Search form

Laika’s ‘The Boxtrolls’: A Modern, Victorian Stop-Motion Adventure

In the seemingly niche market of stop-motion features, one studio stands tall - namely Laika.

Michael Hollenbeck works on one of the Red Hat puppets during the production. Image credit: John Leonhardt / LAIKA, Inc.

In the seemingly niche market of stop-motion features, one studio stands tall - namely Laika. Having formed in 2005 from the remnants of Will Vinton Studios, Laika went on to create the Oscar nominated films Coraline (2009), Paranorman (2012), and the just-released The Boxtrolls, based on the novel “Here Be Monsters!” by Alan Snow.

The Boxtrolls is a vibrant tale set in an amalgamation of European towns, but it essentially feels like London thanks to the British cast and Dickensian overtones. The story takes place in the town of Cheesebridge, a place divided by class. The rich live above ground wafting their airs and graces (and their cheeses) whereas the Boxtrolls live deep below foraging for bugs and mechanical parts. What brings them all together in this movie is the main character, a boy called “Eggs,” who was adopted by the Boxtrolls at an early age and raised as a troll.

Even though the picturesque town of Cheesebridge seems to be vast, it is in fact created on a small set. Stop-motion has deep roots in the history of film starting in the late 1800s with The Humpty Dumpty Circus (1897). Later notable achievements included the plane-swatting King Kong (1933), Ray Harryhausen’s iconic skeletons from Jason and the Argonauts (1963) and cheese-loving inventors Wallace and Gromit. Fast forward to today and the landscape is shifting. Although the painstaking animation techniques remain the same, Laika has combined them with the 21st century technology of 3D printing. By following the principle of “replacement animation” the crew of over 300 artists model, texture and 3D-print heads and facial components to create a “Mr Potato Head” drawer of expressions. These are then placed onto the puppet and shot traditionally. The biggest difference between Coraline and their current method is that 3D printing has evolved into coloring the texture right on the model itself. The models from Coraline required painting, but technology has advanced enough to reproduce textures with a great deal of consistency. Using this technique means that “Eggs” has an estimated 1.4 million facial expressions and a room full of replacement heads to boot. There are some situations however, that require a more unique performance. To achieve this, the more traditional CG approach of modeling, rigging, animating and texturing is used and rather than rendering out the frames, the animation is 3D printed.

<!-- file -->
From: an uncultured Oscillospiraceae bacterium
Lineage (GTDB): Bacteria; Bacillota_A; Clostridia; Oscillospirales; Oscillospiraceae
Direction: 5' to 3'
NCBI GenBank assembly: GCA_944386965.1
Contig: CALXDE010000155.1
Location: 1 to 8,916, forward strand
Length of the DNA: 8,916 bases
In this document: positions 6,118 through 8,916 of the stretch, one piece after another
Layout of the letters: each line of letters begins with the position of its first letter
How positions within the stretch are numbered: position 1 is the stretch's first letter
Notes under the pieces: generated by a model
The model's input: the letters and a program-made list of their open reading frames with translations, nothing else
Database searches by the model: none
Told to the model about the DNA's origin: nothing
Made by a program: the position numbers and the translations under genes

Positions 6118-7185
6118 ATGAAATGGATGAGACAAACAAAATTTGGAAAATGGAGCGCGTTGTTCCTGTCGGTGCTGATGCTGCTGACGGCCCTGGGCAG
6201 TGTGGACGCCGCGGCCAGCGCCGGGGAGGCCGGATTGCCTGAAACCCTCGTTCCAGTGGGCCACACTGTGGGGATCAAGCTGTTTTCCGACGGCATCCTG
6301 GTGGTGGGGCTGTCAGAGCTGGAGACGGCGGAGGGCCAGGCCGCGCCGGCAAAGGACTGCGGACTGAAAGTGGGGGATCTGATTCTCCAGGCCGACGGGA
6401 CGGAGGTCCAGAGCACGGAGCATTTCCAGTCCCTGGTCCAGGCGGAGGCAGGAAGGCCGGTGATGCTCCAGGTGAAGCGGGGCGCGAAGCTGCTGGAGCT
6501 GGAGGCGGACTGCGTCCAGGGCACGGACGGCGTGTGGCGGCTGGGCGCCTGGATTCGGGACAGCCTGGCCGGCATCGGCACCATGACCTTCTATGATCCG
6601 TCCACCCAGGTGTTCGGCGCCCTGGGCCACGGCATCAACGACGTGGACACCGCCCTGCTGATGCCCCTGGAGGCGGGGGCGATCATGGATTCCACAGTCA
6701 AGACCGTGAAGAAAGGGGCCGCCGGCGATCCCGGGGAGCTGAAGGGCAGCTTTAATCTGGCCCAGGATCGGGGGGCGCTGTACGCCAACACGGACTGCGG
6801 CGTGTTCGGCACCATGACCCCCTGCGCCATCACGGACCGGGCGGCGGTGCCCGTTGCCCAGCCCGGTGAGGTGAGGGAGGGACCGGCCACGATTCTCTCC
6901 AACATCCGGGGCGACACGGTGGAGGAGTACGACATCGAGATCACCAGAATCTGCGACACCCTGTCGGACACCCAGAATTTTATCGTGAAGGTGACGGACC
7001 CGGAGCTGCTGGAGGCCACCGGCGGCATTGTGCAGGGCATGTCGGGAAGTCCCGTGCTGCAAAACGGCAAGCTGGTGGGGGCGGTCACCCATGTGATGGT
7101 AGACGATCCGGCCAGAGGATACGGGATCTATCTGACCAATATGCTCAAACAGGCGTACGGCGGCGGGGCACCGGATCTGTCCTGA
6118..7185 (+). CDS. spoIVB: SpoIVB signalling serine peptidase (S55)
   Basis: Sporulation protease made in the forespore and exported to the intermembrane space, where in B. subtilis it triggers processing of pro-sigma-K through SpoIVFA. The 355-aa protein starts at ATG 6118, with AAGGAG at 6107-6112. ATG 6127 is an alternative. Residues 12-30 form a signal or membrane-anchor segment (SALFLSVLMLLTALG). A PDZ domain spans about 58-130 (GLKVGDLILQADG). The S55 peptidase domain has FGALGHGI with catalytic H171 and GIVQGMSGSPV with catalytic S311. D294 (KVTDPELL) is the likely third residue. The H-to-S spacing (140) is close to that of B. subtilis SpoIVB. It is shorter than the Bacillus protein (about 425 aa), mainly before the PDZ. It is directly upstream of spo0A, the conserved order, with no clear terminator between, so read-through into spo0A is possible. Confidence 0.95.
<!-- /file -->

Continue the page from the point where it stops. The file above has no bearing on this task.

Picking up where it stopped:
While all of this seems way too much trouble, you can’t argue with the end result. It feels organic, natural and real. Using a computer to animate, one spends the whole time fighting the computer’s desire to operate in 1’s and 0’s; it wants to operate in mathematical perfection. The beauty of the craft of stop-motion is that it is tangible. An animator is looking at the whole set at all times and the characters show deep and very real expressions. It was interesting to note that CG is used quite a lot at Laika. In their presentation at SIGGRAPH 2014, they showed how tertiary characters were fully animated, lit and rendered in CG. They seamlessly blended in with the puppets and helped to fill out scenes that needed more characters without burdening the stop motion animators.

In terms of the film itself, I thoroughly enjoyed it. There is plenty of squalid humour and Ben Kingsley makes a deliciously dark cheese-obsessed villain. It has old school charm coupled with modern cinematography to serve up something offbeat and original -- the directors really wanted you to see something new. It may not be to everyone’s taste (children might find it a little too dark) but having grown up in England, it felt just right.